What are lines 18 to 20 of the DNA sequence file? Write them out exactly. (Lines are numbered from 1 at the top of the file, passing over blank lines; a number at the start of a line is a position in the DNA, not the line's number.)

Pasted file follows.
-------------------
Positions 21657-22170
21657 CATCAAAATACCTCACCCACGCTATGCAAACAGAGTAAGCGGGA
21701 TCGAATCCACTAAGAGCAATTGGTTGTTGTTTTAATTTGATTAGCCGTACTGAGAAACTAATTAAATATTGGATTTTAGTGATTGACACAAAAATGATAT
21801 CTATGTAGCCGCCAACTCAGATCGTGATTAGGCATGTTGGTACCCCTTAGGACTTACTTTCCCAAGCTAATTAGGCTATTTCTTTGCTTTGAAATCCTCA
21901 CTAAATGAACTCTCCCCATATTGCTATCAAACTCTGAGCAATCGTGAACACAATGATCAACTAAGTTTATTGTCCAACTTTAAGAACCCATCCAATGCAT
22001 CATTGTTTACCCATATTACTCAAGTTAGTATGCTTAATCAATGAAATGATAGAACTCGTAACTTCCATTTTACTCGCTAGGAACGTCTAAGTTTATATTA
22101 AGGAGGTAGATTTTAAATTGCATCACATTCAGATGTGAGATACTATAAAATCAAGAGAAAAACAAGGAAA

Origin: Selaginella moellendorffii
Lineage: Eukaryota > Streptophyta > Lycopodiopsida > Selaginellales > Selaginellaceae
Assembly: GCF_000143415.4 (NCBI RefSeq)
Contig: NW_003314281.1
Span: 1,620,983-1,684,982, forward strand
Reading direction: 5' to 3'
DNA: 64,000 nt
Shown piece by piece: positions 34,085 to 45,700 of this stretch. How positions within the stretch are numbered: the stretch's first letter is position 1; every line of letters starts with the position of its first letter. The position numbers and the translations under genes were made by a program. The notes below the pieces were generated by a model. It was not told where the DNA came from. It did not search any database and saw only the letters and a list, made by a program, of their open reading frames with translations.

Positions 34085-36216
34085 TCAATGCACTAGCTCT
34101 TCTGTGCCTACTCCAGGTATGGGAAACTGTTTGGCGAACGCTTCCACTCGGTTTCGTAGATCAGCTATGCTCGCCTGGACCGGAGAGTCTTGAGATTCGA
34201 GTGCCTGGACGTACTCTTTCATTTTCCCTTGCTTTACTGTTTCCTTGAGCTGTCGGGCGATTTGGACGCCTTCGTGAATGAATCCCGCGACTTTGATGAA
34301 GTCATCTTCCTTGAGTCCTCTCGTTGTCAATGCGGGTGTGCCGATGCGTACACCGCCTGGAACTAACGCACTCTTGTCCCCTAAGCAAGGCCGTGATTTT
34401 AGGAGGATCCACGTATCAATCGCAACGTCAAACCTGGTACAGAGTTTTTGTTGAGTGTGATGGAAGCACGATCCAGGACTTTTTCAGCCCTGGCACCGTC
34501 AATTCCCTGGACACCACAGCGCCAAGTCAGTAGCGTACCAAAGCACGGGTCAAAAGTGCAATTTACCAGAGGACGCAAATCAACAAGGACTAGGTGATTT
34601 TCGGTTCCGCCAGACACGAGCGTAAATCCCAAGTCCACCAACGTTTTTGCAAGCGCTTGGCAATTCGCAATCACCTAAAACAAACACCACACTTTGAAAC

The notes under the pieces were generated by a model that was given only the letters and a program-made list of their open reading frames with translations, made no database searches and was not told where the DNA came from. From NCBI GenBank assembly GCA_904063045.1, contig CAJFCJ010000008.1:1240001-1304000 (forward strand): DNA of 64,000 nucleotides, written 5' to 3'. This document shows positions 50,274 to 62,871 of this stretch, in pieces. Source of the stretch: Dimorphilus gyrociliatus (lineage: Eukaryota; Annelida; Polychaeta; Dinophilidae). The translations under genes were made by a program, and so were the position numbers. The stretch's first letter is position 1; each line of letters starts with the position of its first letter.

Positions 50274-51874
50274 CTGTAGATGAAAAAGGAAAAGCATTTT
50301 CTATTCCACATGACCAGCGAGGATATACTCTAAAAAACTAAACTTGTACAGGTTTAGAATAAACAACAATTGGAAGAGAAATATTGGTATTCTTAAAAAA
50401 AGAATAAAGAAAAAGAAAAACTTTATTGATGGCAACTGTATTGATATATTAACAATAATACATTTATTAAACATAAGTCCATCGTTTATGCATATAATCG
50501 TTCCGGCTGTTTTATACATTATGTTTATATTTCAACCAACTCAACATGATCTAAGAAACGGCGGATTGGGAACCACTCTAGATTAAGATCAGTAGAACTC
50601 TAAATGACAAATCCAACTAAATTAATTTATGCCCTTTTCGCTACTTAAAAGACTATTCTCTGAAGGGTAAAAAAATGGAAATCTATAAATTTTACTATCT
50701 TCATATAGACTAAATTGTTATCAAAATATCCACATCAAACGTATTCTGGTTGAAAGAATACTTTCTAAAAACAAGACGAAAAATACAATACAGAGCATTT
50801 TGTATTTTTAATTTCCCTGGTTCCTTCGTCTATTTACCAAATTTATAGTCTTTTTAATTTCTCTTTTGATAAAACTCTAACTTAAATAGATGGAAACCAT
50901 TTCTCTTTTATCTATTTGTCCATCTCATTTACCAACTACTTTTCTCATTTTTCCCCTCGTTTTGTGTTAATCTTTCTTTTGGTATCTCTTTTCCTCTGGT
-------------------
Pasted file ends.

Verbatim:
34101 TCTGTGCCTACTCCAGGTATGGGAAACTGTTTGGCGAACGCTTCCACTCGGTTTCGTAGATCAGCTATGCTCGCCTGGACCGGAGAGTCTTGAGATTCGA
34201 GTGCCTGGACGTACTCTTTCATTTTCCCTTGCTTTACTGTTTCCTTGAGCTGTCGGGCGATTTGGACGCCTTCGTGAATGAATCCCGCGACTTTGATGAA
34301 GTCATCTTCCTTGAGTCCTCTCGTTGTCAATGCGGGTGTGCCGATGCGTACACCGCCTGGAACTAACGCACTCTTGTCCCCTAAGCAAGGCCGTGATTTT